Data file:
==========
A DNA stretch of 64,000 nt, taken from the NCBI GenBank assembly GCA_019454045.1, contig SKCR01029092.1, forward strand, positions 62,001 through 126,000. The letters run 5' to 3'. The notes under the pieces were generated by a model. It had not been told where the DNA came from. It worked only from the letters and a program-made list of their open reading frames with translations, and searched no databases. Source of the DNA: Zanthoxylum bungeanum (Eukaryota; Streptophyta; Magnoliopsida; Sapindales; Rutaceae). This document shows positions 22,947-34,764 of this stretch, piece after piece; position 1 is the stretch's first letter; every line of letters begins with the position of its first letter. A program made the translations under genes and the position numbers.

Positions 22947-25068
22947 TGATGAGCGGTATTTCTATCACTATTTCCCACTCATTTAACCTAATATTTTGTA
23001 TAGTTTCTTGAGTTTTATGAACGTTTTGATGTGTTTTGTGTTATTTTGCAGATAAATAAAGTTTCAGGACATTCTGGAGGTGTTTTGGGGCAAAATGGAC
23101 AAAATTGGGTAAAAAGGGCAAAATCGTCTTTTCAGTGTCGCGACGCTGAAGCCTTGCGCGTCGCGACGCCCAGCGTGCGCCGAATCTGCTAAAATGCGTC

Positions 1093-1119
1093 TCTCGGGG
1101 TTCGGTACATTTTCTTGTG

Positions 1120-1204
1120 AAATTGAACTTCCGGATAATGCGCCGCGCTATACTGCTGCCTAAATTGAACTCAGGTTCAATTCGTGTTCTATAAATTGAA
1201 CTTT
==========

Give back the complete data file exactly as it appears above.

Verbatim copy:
A DNA stretch of 64,000 nt, taken from the NCBI GenBank assembly GCA_019454045.1, contig SKCR01029092.1, forward strand, positions 62,001 through 126,000. The letters run 5' to 3'. The notes under the pieces were generated by a model. It had not been told where the DNA came from. It worked only from the letters and a program-made list of their open reading frames with translations, and searched no databases. Source of the DNA: Zanthoxylum bungeanum (Eukaryota; Streptophyta; Magnoliopsida; Sapindales; Rutaceae). This document shows positions 22,947-34,764 of this stretch, piece after piece; position 1 is the stretch's first letter; every line of letters begins with the position of its first letter. A program made the translations under genes and the position numbers.

Positions 22947-25068
22947 TGATGAGCGGTATTTCTATCACTATTTCCCACTCATTTAACCTAATATTTTGTA
23001 TAGTTTCTTGAGTTTTATGAACGTTTTGATGTGTTTTGTGTTATTTTGCAGATAAATAAAGTTTCAGGACATTCTGGAGGTGTTTTGGGGCAAAATGGAC
23101 AAAATTGGGTAAAAAGGGCAAAATCGTCTTTTCAGTGTCGCGACGCTGAAGCCTTGCGCGTCGCGACGCCCAGCGTGCGCCGAATCTGCTAAAATGCGTC

Positions 1093-1119
1093 TCTCGGGG
1101 TTCGGTACATTTTCTTGTG

Positions 1120-1204
1120 AAATTGAACTTCCGGATAATGCGCCGCGCTATACTGCTGCCTAAATTGAACTCAGGTTCAATTCGTGTTCTATAAATTGAA
1201 CTTT